You will want to start this science project by doing background research to develop your expertise on the biology of lichens and on the methods of lichenometry. When doing your research on lichen biology, be sure to figure out the following terms: symbiosis, symbiont, mycobiont, photobiont, and thallus. You will also want to learn about the different lichen forms (foliose, fructiose, crustose, and squamulose) and determine which are suitable for lichenometry. As part of your background research, you may also find it helpful to seek out a mentor in your local area and find a field guide for identifying lichens. Determine whether there are local lichen species with suitable growth patterns for dating. The species most often used in scientific studies is Rhizocarpon geographicum, which is shown in Figure 1. Other possibilities are Aspicilia and Lecidea species. Learn to identify these local species of lichens with suitable growth patterns and determine site(s) for performing your local calibration. For an accurate calibration, you will need to know the age of the features and/or disturbances at your site(s). You may want to consider using lichens growing on gravestones to do this (the original calibration approach used). Collect multiple lichen diameter measurements for each known time period to smooth out random variations. Graph your calibration results (lichen diameter vs. age) and use them to date other sites. Are you surprised by the age of the other sites, or does the age fit with the history you know of the area? If you know the history of at least some of the additional sites, you will be able to test, and possibly refine, your calibration data. Do your additional results give you more confidence in the method? Why or why not? Can you think of ways to improve your methodology? Try them out and see if your calibration is improved.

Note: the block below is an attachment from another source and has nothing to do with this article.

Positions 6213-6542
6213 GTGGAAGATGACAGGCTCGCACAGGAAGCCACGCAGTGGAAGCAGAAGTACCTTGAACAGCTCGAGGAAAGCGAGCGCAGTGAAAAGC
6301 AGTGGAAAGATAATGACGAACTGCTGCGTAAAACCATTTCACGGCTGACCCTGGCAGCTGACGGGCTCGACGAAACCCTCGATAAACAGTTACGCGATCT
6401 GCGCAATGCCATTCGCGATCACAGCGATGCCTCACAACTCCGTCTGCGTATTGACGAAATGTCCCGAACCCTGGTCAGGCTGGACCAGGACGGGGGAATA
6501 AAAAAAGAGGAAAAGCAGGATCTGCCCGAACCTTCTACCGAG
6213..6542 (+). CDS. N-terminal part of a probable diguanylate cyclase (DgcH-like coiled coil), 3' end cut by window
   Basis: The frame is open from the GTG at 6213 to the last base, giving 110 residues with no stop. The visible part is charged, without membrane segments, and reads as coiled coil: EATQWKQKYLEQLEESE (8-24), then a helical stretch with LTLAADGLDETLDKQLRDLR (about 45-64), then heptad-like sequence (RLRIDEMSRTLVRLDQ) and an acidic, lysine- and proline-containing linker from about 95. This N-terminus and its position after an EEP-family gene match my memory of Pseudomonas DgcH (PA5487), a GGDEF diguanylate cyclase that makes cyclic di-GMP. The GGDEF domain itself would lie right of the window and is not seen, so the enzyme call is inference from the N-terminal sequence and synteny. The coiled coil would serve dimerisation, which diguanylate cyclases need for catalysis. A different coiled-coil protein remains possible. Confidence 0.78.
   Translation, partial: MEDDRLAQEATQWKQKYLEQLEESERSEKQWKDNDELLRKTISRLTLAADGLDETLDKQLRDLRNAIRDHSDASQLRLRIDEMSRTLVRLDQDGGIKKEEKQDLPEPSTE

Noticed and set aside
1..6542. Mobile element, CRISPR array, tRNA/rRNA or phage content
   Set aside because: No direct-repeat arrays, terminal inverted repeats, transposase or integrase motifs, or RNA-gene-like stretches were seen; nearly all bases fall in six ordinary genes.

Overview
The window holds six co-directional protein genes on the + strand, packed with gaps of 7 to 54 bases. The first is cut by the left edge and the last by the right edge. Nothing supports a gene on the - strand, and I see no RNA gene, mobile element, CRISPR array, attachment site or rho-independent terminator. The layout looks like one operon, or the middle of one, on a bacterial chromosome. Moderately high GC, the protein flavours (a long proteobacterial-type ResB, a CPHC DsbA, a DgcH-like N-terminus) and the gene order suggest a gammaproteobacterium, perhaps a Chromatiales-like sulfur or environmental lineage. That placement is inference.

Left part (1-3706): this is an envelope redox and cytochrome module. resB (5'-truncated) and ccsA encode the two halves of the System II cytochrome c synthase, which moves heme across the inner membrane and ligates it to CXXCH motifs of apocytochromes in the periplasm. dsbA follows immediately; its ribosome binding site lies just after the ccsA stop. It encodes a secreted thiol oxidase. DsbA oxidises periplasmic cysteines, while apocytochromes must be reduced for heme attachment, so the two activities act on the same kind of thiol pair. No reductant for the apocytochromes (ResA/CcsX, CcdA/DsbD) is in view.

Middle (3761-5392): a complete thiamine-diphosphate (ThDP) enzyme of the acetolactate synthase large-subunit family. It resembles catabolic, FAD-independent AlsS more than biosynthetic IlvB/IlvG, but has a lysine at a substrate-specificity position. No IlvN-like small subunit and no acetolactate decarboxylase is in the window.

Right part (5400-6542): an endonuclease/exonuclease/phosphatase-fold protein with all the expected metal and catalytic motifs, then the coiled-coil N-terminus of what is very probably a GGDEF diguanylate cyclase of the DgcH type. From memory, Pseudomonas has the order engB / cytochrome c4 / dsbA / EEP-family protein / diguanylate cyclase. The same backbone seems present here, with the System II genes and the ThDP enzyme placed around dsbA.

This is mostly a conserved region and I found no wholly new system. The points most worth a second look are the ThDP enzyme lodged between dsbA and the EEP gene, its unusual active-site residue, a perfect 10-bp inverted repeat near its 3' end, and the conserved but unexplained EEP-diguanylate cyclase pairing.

Figure 1.The species of lichen most often used in scientific studies, Rhizocarpon geographicum, also known as "map lichen," is shown here (the yellow-green, black-speckled lichen).
Idea from Olivia Kurz, Massachusetts State Science Fair
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Last edit date: 2019-01-12
BibliographyHere are a few websites that will help you get started gathering information about lichen biology, lichenometry, and different lichen species:
- Brodo, I. M., Sharnoff, S. D., and Sharnoff, S. (n.d.). Lichens of North America. Retrieved March 5, 2013, from http://www.lichen.com/
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- Here is a variation that will take you into the area of Environmental Science. Some lichen species are quite sensitive to air pollution. The U.S. Forest Service has conducted a multi-year, national study to use lichen data as an indicator of air quality. While many of the methods employed in the study are beyond the scope of a science fair project, one conclusion was that lower air quality caused a decrease in diversity of lichen populations, with sensitive species dying out. (See the website below for details.) It might be possible to glean information about air quality by conducting a survey of local lichen populations.
- U.S. Forest Service. (n.d.). National Lichens and Air Quality Database and Clearinghouse. Retrieved March 5, 2013, from http://www.nacse.org/lichenair/